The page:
Four talented GISCorps volunteers will conduct two weeks of virtual training for faculty and staff…
Hurricane Barry made landfall near Intracoastal City, Louisiana on the afternoon of July 13, 2019. While barely reaching Category 1 status, the slow moving storm impacted areas which have been under continual flood threat throughout recent months. Accessibility to low lying areas of the coast and interior flooding was a grave concern with predicted rainfall of up to 20 inches.
As in previous years, to enhance situational awareness for first responders and emergency managers, National Alliance for Public Safety GIS Foundation (NAPSG) Programs Manager (and GISCorps volunteer) Paul Doherty activated an ArcGIS Online web-based application to facilitate collection and mapping of on-the-ground photos of hurricane-affected areas. Based on Esri’s Story Map Crowdsource template, the NAPSG 2019 Hurricanes Crowdsourced Photos app allows volunteers and the public to post photos of affected areas, geolocate those photos to the town level or better, and provide brief descriptions and source information.
NAPSG requested support from GISCorps to kick off the season. Due to the limited amount of time available to on-board new contributors, volunteers were requested from a pool that was already familiar with the workflow. For each photo, volunteers pinpointed the location of the image using visual clues and accompanying descriptions, uploaded the photo to the Crowdsourced Photos app, and collaborated in a Slack channel.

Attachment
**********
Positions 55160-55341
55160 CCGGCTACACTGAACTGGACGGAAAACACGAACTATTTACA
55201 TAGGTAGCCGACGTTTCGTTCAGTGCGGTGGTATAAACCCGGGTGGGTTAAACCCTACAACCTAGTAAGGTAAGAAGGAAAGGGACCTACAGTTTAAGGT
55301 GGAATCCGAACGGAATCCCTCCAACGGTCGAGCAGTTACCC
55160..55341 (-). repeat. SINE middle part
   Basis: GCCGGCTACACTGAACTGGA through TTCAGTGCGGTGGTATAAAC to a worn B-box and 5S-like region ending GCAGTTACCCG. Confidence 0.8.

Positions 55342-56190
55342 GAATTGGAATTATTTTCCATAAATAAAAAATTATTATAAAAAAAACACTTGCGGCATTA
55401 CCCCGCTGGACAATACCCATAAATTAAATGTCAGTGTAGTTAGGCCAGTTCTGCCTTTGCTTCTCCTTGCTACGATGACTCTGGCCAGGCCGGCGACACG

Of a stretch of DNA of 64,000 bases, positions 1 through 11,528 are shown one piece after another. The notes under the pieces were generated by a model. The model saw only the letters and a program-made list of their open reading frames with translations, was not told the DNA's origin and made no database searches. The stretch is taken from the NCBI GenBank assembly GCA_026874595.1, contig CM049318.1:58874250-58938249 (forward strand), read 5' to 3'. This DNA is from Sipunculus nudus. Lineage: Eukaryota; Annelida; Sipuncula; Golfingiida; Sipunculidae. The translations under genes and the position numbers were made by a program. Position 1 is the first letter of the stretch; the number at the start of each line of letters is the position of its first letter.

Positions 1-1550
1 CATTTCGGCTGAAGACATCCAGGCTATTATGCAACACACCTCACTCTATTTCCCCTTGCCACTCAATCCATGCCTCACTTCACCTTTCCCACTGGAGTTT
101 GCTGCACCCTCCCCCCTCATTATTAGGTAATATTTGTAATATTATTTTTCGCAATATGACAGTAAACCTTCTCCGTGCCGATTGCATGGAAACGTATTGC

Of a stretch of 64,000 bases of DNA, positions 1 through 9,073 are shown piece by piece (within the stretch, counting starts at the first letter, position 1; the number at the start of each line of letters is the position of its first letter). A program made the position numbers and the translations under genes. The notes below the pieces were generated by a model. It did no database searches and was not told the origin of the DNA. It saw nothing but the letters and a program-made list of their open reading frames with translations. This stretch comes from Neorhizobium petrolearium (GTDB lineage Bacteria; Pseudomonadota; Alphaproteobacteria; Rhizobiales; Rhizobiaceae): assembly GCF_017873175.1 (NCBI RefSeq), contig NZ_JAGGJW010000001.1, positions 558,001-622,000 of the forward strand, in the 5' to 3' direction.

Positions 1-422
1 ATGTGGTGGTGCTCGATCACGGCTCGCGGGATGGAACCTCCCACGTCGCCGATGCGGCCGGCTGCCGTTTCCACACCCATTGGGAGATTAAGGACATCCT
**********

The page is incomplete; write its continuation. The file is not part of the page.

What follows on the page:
In further support of this effort, Rob Neppell of Crowd Emergency Disaster Response (CEDR) Digital Corps configured an experimental Slack channel populated by Zapier with auto-gathered tweets based on geographic place names and relevant keywords. GISCorps member Erin Arkison developed a custom AGO dashboard to motivate and track volunteer efforts.
A small team of volunteers took shifts vetting each photo contribution for relevance, locational accuracy, and attribute completeness using the Esri Crowdsource Manager application. By the end of the mission, ten volunteers contributed over 50 hours geo-locating 132 photos sourced from social media. The map was used directly by the federal Crowdsourcing Unit in the National Response Coordination Center.
GISCorps volunteers Erin Arkison, Dacey Zelman, Paul Paddock, Imoh Engwoh, Tobias Schoen, Jill Sadowski, Alix Bosniere-Vezina, Sonal Raisinghani, Holly Torpey, and German Whitley all provided contributions to the effort.
It is anticipated that the workflow for this project will be replicated during each major storm of the 2019 hurricane season.